Recent graduate great ambassador for URI
KINGSTON, R.I. -- May 22, 2000 -- If you searched for a recent graduate
who could talk about the virtues of the University of Rhode Island, your
hunt would be over when you met Kelly Horrigan
Friendly, bright, and enthusiastic, Kelly graduated this month with a
double degree in psychology and anthropology.
"URI is a top research institution," she enthuses, "and
it's becoming one of the best undergraduate research institutions in the
Research is a passion for the 21-year-old who just accepted a full scholarship
from the University of Missouri Kansas City for Ph.D. training in
clinical health psychology where her research focus will be on cancer patients
and advanced HIV patients. She had six other offers.
When she decided to attend URI, Kelly, an All-American swimmer, also
turned down six other offers including ones from such Ivy League schools
as Yale and Columbia.
"It was actually my dad who knew URI was the place for me. I know
he was hoping I'd go to his alma mater Columbia. But when he saw the beautiful
rural campus and saw that I'd receive more personal attention, he was convinced.
"One of the main reasons I wanted to investigate URI was its world-renown
psychology program. This is where Dr. James Prochaska, the Dr. Freud of
today, makes his academic home."
Kelly's freshman year was a tough transition for her. She missed her
home in Ashburn, Virginia and her parents. Her grades dropped. Dr.
Albert Silverstein, professor of experimental psychology at URI, saw Kelly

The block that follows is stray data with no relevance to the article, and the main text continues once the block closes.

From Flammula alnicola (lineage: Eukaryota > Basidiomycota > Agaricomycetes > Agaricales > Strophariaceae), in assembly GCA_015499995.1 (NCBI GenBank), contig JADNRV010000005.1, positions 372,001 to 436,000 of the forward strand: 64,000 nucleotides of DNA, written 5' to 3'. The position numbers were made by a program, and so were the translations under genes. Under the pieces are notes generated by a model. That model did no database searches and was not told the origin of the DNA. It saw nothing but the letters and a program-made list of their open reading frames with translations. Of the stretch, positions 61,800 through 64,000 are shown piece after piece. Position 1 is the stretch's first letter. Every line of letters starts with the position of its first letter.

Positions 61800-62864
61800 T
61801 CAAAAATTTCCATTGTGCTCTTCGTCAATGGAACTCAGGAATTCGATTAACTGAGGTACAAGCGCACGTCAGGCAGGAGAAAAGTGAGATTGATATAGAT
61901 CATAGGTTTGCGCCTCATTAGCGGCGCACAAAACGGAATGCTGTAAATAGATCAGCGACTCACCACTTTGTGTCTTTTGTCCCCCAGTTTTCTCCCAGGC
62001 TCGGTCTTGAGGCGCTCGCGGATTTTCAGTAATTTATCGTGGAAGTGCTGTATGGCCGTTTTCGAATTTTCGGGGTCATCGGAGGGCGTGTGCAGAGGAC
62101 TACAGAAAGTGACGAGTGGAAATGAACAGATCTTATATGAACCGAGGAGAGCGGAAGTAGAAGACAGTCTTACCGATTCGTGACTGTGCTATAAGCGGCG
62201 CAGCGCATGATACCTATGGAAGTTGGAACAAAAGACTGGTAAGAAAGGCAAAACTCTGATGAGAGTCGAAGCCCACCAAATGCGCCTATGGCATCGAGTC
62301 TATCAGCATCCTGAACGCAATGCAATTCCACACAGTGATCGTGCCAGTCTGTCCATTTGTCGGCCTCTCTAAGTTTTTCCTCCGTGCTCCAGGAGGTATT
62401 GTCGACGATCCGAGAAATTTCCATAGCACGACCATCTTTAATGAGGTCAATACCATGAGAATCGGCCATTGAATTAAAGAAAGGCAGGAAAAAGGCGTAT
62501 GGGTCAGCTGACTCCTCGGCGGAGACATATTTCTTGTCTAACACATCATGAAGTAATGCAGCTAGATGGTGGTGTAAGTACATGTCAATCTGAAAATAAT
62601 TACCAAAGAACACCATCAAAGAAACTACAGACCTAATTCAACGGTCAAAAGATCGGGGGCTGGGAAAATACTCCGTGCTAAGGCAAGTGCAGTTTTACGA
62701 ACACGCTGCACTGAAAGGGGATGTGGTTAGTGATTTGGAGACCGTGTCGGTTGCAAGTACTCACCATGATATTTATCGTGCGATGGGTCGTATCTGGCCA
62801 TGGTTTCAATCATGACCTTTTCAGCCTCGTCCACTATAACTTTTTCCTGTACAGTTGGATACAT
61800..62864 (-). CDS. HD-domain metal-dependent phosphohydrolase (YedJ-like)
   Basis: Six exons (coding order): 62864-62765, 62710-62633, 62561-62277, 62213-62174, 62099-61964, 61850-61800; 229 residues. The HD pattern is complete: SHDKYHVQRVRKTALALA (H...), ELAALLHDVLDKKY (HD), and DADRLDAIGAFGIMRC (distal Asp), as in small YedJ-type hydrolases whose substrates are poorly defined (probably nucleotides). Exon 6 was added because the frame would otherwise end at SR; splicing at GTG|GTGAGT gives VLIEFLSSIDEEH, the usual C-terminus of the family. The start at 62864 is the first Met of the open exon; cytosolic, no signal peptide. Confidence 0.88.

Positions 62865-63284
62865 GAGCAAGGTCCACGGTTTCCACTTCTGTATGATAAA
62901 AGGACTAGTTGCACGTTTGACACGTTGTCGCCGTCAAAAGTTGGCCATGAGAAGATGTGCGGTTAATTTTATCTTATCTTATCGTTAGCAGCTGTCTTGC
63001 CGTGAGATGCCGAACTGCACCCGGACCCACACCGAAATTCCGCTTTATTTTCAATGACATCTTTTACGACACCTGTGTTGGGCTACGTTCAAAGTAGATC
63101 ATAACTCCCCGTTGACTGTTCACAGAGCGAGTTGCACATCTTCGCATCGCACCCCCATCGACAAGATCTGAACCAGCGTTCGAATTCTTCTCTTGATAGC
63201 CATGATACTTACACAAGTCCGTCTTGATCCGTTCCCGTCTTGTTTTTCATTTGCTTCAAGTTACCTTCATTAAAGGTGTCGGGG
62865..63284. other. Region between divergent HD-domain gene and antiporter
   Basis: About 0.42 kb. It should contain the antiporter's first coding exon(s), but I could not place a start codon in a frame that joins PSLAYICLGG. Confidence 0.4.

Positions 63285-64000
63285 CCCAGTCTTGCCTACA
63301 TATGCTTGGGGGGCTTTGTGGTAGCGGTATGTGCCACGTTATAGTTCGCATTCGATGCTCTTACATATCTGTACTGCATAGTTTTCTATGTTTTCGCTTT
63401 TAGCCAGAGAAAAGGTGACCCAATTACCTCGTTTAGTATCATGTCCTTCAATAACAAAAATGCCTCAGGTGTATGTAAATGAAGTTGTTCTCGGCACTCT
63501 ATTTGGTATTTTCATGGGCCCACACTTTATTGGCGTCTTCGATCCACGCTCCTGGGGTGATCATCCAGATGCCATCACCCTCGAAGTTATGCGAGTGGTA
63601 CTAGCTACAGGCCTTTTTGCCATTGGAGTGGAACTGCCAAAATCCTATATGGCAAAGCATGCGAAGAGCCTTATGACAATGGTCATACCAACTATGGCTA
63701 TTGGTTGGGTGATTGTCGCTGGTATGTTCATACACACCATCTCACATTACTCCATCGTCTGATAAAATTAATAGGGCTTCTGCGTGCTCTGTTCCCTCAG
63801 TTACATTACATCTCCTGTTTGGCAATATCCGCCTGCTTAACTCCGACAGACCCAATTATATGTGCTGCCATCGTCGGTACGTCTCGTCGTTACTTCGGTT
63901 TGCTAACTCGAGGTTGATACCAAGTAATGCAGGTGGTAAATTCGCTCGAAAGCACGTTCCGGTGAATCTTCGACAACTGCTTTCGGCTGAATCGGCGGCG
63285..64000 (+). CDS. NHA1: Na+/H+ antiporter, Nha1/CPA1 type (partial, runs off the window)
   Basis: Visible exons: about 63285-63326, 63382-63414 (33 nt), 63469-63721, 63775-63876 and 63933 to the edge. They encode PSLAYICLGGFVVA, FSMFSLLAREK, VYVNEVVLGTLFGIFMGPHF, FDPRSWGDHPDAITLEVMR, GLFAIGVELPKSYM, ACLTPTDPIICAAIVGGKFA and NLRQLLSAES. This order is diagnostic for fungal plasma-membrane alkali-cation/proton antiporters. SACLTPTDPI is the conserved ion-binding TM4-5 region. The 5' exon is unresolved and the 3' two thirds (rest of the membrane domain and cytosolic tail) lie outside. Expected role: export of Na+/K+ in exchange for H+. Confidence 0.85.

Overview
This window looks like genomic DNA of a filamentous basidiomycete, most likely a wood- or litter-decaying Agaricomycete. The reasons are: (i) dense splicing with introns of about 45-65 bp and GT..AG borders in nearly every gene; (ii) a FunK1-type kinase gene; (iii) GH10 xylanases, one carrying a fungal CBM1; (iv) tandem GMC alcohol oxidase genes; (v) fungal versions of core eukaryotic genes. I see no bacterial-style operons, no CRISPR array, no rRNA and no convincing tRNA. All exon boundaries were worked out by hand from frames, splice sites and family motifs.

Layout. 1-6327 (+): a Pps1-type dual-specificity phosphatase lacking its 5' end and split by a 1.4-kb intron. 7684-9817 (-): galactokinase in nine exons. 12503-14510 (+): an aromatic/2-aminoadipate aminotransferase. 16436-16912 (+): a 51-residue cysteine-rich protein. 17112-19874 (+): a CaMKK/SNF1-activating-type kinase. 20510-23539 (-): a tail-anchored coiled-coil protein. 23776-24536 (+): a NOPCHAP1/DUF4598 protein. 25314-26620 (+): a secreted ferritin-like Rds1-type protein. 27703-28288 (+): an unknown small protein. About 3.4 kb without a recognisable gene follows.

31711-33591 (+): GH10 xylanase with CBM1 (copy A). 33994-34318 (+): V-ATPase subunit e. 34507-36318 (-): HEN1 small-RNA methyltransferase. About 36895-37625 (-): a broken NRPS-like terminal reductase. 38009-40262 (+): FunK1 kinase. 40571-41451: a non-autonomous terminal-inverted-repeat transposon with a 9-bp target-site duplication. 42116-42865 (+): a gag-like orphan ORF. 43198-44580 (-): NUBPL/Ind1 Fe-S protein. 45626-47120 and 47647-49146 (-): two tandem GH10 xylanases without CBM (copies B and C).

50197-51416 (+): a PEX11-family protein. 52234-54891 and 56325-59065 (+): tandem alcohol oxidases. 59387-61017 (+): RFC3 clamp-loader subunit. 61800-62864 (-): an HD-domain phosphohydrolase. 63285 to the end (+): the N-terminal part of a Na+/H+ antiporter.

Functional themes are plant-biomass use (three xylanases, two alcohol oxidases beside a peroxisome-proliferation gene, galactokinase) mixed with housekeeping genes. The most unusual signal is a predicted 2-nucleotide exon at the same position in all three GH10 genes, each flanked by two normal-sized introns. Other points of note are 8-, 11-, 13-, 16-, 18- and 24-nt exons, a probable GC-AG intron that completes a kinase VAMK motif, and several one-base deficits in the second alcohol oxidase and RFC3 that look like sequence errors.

floundering and offered support.
"My life turned around. He helped me recognize my abilities as a
researcher and my intellectual capacities. He motivated me to be the student
I am today," she says.
"I don't regret having to work through the hard times. It's made
me a better person a more outstanding one." Kelly faced a difficult
decision in her junior year. She loved swimming competitively and she loved
research. She felt she couldn't do both and dropped off the team.
Kelly's academic honors and awards fill a page, single-spaced. Most noteworthy,
she was awarded the first URI Health Promotion Partnership Fellowship, a
paid research fellowship in alcohol survey studies.
Her volunteer work ranges from URI's Women's Resource Center, to tutoring
psychology students, to answering phones at Sympatico, a local suicide prevention
She's been president of the URI chapter of Psi Chi (the National Honor
Society of Psychology) for two years, a founder and president of the Psychology
Club, the psychology representative for the Dean's Advisory Council in the
College of Arts and Sciences for two years, recipient of a 1999 URI Foundation
research grant and the psychology department's outstanding junior and senior
Kelly presented her research at the Eastern Psychological Association
Convention in Baltimore this March and was awarded the association's Psi
Chi Regional Research Award for her poster and presentation. The College
of Arts and Sciences' Hope and Heritage Fund, which is largely funded through
alumni donors, made the trip possible. "I am proud to point out that
URI has more undergraduate student projects presented than any other institution,"
URI's reputation opened doors for graduate schools, according to Kelly.
"URI is very well known and respected, especially in psychology. Interviewers
would see URI on my resume and tell me how fortunate I was to have such
a great education," says one of URI's best ambassadors.
For Information: Jan Sawyer, 874-2116